Still Rocking: The Blasters Celebrate 40 Years Since Debut Album

The Blasters celebrate 40 years since their debut album, American Music.
The Blasters celebrate 40 years since their debut album, American Music. Photo By Ron Resnick

click to enlarge The Blasters celebrate 40 years since their debut album, American Music.  - PHOTO BY RON RESNICK
The Blasters celebrate 40 years since their debut album, American Music.
Photo By Ron Resnick
Forty years can change a number of things; cities grow, fads come and go, people change or are no longer around and buildings can crumble. For something to sustain its strength after that long is nothing short of amazing. The Blasters debut album, American Music, is one of those special works of art that lasts.

The Blasters are out on tour for the fortieth anniversary of their debut album and will be making a stop at the Continental Club June 28. “I think it stands pretty well, it influenced a lot of people. It’s done well for us, people still buy them,” says founding member Phil Alvin of the band's celebrated album.

Brothers Dave and Phil Alvin started the Blasters in Downey, California. They grew up in a household filled with music and parents who exposed their sons to different kinds of American music. “My mother was a dancer and my father played violin and organ so we were brought up around music a lot and that had an influence. My mother was a big Blaster’s fan and would come to all the shows,” says Alvin.

Phil showed a strong voice since he was young. He was plucked out of class as a child by a nun who grabbed him by the arm and took him across the street to the house of a local piano teacher when she heard him sing. “I thought, ‘What the hell had I done?’ and she didn't say anything.” he says. “I sang in the choir for eight years and that was good. They taught me how to sing. They would stick a ruler in my stomach if it would go out when I was singing.” “Nuns are pretty hardcore,” he adds.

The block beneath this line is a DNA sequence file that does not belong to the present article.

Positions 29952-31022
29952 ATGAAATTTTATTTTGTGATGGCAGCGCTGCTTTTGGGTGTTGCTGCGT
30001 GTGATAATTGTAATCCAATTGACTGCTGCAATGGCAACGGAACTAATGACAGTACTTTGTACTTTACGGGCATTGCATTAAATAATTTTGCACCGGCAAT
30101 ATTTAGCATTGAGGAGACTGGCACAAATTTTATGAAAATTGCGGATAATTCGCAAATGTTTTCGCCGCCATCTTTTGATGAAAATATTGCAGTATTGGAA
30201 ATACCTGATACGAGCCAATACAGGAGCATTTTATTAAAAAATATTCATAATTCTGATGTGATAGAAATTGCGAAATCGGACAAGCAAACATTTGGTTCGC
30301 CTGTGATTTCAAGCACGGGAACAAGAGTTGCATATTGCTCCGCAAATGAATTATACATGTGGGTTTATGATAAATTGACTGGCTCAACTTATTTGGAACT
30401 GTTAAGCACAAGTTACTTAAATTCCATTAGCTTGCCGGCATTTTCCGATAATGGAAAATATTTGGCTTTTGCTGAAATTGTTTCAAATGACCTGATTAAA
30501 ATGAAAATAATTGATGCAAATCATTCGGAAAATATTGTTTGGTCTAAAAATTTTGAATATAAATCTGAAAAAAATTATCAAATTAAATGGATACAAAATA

The brothers would play music at home and school and later bonded with local boys, John Bazz and Bill Bateman over their love of blues. The white boys were brave enough to go into LA blues clubs and make contact with their idols. All the stages and nightclubs served as classrooms for the young musicians as they learned firsthand from the likes of Joe Turner and T-Bone Walker.

The Blasters were able to learn from artists who had in turn had learned from artists before them, placing them in a unique chain of musicians tracing back to the beginning of the blues.  If only someone could convince Alvin to write a book, he would have more then enough stories to tell.  When asked if he embraces any young artists today the same way he was taken in by his mentors Alvin says, “Oh sure, absolutely! I was taught by great people so I feel I gotta pass it on.”

The Blasters went on to make a name for themselves after the release of their debut album, being labeled as a little bit of everything from rockabilly, punk, blues, R&B, rock and roll to country. The band themselves preferred to avoid labels and even dropped the word blues from their band name, as they had been the Blues Blasters when backing Joe Turner.

When mainstream music in the ‘80s was going in a different direction, the Blasters held on tight to their roots. They were a big part of the Los Angeles punk scene of the time alongside The Flesh Eaters, X and Los Lobos.

The band seemed to be always on the brink of bigger audiences in the United States but managed to make waves in the U.K. and even caught the attention of Queen who asked them to open a handful of shows.  They have maintained a cult status throughout the years. 

Brothers Dave and Phil famously feuded until Dave left the band to pursue a solo career. After Phil experienced a brush with death in 2012 the brothers reunited for the first time in decades to make the Grammy-nominated album, Common Ground and later recorded Lost Time. When asked if he and his brother will collaborate again Phil says, “Probably not but we may.”

Today’s Blasters lineup is not much different then it was 40 years ago, with the exception of Keith Wyatt on guitar. Wyatt is no newcomer though as he has been with the band for 24 years now.

The Blasters do not play many shows in their hometown of Los Angeles and to prepare for this long anniversary tour Phil admits they are just “resting up.” The band has also been working on a new album in the studio but Alvin remains tight lipped about the project.

He says fans shouldn’t expect to hear new songs on this tour as the band will stick to the classics. When asked how their audience has changed over the years Phil says, “We see a lot of old Blasters fans but some new ones too, some young ones. It’s always good to see young people.”

Phil Alvin and the Blasters still have the same mission, “Just to play good rock and roll and entertain the people. That’s what we do.”

“Just to play good rock and roll and entertain the people. That’s what we do.”

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The Blasters will be performing with Wayne “The Train” Hancock, Supersuckers and Clownvis Presley June 28 at the Continental Club, 3700 Main, doors open at 8:00 p.m. $35-56
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Gladys Fuentes is a first generation Houstonian whose obsession with music began with being glued to KLDE oldies on the radio as a young girl. She is a freelance music writer for the Houston Press, contributing articles since early 2017.
Contact: Gladys Fuentes